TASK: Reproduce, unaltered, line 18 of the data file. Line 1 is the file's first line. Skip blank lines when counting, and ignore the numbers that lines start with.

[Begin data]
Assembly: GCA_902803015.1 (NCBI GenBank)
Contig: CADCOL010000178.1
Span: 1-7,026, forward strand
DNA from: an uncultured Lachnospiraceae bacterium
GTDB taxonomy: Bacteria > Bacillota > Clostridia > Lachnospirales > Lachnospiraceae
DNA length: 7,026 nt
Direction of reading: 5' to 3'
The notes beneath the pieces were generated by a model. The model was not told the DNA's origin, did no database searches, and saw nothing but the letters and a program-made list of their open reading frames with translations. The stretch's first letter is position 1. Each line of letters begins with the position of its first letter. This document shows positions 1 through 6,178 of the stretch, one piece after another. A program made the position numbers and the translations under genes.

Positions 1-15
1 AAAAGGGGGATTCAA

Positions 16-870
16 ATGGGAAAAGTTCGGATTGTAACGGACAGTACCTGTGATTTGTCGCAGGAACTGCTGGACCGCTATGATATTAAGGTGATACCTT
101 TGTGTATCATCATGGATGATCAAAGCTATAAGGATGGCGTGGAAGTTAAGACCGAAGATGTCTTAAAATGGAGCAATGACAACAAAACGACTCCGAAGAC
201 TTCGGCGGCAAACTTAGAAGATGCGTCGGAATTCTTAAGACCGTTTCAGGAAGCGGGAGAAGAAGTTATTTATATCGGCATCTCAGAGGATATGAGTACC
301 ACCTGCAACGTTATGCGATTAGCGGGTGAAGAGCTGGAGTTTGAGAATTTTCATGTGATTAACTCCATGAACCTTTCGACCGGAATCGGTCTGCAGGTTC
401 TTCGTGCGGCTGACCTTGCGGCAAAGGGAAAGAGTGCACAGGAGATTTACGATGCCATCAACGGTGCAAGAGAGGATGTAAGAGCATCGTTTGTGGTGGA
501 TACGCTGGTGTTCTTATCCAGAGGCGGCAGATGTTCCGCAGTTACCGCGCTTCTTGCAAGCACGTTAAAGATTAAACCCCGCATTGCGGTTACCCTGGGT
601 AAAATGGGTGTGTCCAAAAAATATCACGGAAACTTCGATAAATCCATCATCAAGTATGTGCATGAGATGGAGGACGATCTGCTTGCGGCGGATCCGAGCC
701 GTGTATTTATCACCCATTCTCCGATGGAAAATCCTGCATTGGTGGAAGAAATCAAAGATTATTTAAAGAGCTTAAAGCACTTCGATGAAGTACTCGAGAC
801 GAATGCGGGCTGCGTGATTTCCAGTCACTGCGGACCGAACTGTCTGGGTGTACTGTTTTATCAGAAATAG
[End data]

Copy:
601 AAAATGGGTGTGTCCAAAAAATATCACGGAAACTTCGATAAATCCATCATCAAGTATGTGCATGAGATGGAGGACGATCTGCTTGCGGCGGATCCGAGCC